Research and Advances
Computing Applications Designing for the mobile device: experiences, challenges, and methods

A Carrier’s Perspective on Creating a Mobile Multimedia Service

Looking at cell-phone connectivity from the other side of the screen.
  1. Introduction
  2. Designing for the Consumer Mass Market
  3. Creating the Ecosystem
  4. Research Constraints
  5. Sprint's Marketing Vision
  6. The Business Model
  7. User Interface Design
  8. Design Validation
  9. Service Launch
  10. Research Opportunities
  11. Research Informs Design
  12. Conclusion
  13. References
  14. Authors
  15. Footnotes
  16. Figures

Carriers sit at the center of the complex intercompany ecosystems that bring mobile products and services to the consumer mass market. In fact, to a large extent, carriers create, shape, and coordinate these systems. Carriers provide the large monetary investments needed to begin development and are responsible for creating and maintaining the long-term customer relationships that sustain products once they are launched. This article describes the creation of Sprint PCS Vision Multimedia Services launched in August 2004 from the view of the design team within the carrier. This view provides insight into how business and research constraints play out to influence the design of mass market services.

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Designing for the Consumer Mass Market

Carriers seek to design and develop mobile products and services that are successful in the marketplace. Success follows only if the product solves customer problems or fulfills unmet needs. Furthermore, carriers only invest in products and services that operate on a scale large enough to recover the cost of investment and return a profit. The carrier’s initial investments include:

  • Product Development: Network and infrastructure built out on a nationwide scale. Usually measured in billions of dollars.
  • Customer Acquisition: The cost of advertising, direct sales, payments to third-party resellers, and phone subsidies that reduce costs for the consumer. Usually measured in hundreds of millions of dollars.
  • Customer Retention: The cost of customer care and ongoing product maintenance. Usually measured in hundreds of millions of dollars.

Within a carrier, mobile product and service designers are constantly reminded of these investments, and must act to ensure that products perform as expected for both consumers and business owners.

Technological and cultural change are the only “constants” in the work of mobile product and service designers. For example, in 1997, the only services that Sprint PCS provided were standard voice calling and voice mail. The most revolutionary product features were Sprint’s digital network and the marketing offers that included “first incoming minute free” and “no contracts.”

In the intervening years, much has changed in the wireless telephony realm. Customers can now browse the Internet, take pictures and video, send text messages, access email, download games, ring tones and screen savers, or watch live TV through their cell phones. In the U.S., Sprint tends to lead in advanced data service adoption, with more than seven million customers using wireless data services [5].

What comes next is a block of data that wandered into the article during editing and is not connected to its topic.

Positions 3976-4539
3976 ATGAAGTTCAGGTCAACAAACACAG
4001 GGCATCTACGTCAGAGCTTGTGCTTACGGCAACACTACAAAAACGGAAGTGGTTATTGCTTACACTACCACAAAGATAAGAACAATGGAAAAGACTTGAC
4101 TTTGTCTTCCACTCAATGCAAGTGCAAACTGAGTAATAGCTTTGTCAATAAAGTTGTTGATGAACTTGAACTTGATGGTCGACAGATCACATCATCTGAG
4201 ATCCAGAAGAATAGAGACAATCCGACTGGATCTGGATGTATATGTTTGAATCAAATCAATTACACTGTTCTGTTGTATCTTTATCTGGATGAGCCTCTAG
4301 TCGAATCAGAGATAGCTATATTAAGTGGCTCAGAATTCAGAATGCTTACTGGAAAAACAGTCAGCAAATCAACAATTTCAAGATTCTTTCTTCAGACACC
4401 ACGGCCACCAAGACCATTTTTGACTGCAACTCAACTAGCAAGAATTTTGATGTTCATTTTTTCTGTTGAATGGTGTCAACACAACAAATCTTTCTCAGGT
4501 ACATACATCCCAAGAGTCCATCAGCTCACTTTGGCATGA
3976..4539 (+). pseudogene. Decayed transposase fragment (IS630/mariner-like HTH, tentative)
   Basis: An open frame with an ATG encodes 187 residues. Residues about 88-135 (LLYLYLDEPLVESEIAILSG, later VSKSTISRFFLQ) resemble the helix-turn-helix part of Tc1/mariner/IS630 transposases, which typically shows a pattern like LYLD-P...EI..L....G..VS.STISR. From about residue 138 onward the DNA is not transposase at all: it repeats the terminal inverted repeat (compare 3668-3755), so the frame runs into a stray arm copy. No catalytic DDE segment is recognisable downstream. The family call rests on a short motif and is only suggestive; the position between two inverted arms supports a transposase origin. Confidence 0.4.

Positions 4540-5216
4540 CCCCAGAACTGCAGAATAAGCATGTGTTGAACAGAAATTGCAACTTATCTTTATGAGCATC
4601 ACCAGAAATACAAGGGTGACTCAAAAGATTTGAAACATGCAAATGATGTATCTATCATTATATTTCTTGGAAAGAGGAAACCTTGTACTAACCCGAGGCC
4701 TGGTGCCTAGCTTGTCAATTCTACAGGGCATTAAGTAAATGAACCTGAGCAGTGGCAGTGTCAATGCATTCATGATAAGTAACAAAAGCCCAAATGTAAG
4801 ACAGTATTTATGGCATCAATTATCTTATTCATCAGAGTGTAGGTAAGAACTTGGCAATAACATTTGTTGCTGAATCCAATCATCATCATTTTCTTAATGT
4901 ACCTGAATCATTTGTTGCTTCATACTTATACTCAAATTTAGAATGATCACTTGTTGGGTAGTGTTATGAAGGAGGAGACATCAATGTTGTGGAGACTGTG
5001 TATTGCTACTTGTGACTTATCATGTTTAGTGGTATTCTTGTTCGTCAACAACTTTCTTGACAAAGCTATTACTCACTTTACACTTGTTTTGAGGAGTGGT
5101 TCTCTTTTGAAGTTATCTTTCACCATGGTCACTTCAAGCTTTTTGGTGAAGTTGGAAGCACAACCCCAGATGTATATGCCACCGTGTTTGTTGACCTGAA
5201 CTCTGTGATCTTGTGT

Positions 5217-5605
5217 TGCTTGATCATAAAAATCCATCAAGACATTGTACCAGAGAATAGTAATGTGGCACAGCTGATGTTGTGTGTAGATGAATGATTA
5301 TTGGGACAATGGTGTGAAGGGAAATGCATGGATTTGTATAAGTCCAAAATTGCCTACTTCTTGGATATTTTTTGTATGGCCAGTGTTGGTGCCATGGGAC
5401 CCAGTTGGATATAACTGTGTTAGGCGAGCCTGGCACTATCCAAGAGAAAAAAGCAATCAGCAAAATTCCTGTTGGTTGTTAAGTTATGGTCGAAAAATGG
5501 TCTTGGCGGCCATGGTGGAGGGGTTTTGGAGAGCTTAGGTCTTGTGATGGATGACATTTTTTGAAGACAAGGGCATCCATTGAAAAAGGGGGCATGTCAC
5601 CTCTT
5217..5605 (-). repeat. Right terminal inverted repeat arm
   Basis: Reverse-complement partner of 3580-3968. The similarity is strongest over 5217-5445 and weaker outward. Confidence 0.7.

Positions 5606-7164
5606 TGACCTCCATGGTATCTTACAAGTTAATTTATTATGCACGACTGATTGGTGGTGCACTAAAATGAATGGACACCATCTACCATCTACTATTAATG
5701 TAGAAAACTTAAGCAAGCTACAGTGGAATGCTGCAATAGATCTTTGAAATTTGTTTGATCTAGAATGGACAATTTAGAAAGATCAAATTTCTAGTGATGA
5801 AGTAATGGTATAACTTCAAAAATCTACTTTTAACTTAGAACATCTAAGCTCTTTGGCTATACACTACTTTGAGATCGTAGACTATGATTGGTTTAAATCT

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Creating the Ecosystem

Most mobile products and services rely on four key components to be successful, including:

  • A business (billing) model that gels with the service’s natural usage patterns;
  • Devices that deliver new features that meet customer needs;
  • Device-level applications that leverage the new features; and
  • Content designed for consumption within mobile usage scenarios.

When we began work on the mobile streaming media service we had little or no information regarding device or content specifics. Thus, we focused initially on the business model and corresponding application design.

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Research Constraints

At Sprint, we conduct customer research to reduce the risk of product failure. However, our ability to conduct research is often constrained by the novel nature of the product offerings that we pursue. In this case, we began high-level design activities for Sprint PCS Vision Multimedia Services nearly three years prior to the launch of the product. At that time there were no competitive products to benchmark against. DVD players or portable handheld TVs existed, but the market for portable DVDs was small and didn’t reflect the usage patterns or product consumption process of mobile phone customers.

We also faced many of the issues identified by the Nokia team [2]. For example, mobile product consumption is characterized by infrequent and opportunistic use within an environment that doesn’t often afford ethnographic observation. For example, the ability for a teenager to hide a mobile phone under a pillow makes sending text messages in bed at 2:00 A.M. a viable option.

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Sprint’s Marketing Vision

Today, there are two consumer screens: the television and the PC. Sprint’s marketing vision was to create a third screen that consumers would integrate into their daily lives. This new screen needed to entertain and inform, and it needed to have an associated “cool” factor to support mass-market advertising.